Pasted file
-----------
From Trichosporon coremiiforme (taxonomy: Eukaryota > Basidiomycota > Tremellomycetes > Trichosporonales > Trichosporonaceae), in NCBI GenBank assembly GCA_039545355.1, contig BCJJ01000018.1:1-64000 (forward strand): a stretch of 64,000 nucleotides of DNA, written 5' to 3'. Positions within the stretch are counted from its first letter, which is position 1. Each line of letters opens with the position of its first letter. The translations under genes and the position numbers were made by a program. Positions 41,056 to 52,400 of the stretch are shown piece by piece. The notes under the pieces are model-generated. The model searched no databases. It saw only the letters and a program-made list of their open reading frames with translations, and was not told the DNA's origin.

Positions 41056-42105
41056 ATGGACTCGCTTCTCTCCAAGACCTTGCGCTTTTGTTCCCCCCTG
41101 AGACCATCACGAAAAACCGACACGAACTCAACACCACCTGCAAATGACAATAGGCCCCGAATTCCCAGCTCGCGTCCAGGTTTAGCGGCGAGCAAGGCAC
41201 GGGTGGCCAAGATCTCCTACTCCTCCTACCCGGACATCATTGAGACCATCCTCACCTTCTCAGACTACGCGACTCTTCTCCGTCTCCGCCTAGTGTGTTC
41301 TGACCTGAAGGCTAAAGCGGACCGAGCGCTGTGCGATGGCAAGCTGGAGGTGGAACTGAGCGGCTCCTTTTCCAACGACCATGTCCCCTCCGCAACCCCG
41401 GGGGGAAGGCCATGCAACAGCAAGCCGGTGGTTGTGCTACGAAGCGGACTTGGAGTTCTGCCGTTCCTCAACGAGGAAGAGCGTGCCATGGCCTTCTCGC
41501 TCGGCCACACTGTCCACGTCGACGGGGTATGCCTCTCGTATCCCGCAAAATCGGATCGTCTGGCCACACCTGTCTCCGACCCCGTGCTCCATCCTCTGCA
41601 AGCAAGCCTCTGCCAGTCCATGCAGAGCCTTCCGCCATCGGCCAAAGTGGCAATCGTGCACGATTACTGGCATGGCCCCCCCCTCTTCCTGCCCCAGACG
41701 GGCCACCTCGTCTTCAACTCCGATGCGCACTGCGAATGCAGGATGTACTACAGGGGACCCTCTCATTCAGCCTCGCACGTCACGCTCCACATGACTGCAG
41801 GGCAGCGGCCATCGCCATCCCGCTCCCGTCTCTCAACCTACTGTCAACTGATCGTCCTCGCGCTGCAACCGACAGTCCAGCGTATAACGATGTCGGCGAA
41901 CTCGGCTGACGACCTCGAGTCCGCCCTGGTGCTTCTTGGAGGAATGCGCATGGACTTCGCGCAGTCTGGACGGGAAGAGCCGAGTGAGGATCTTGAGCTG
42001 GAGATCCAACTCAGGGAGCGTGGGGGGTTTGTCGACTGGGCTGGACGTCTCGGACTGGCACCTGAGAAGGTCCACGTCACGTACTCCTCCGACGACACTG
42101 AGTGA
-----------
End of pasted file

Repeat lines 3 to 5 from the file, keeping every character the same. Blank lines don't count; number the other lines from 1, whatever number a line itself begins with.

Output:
41056 ATGGACTCGCTTCTCTCCAAGACCTTGCGCTTTTGTTCCCCCCTG
41101 AGACCATCACGAAAAACCGACACGAACTCAACACCACCTGCAAATGACAATAGGCCCCGAATTCCCAGCTCGCGTCCAGGTTTAGCGGCGAGCAAGGCAC
41201 GGGTGGCCAAGATCTCCTACTCCTCCTACCCGGACATCATTGAGACCATCCTCACCTTCTCAGACTACGCGACTCTTCTCCGTCTCCGCCTAGTGTGTTC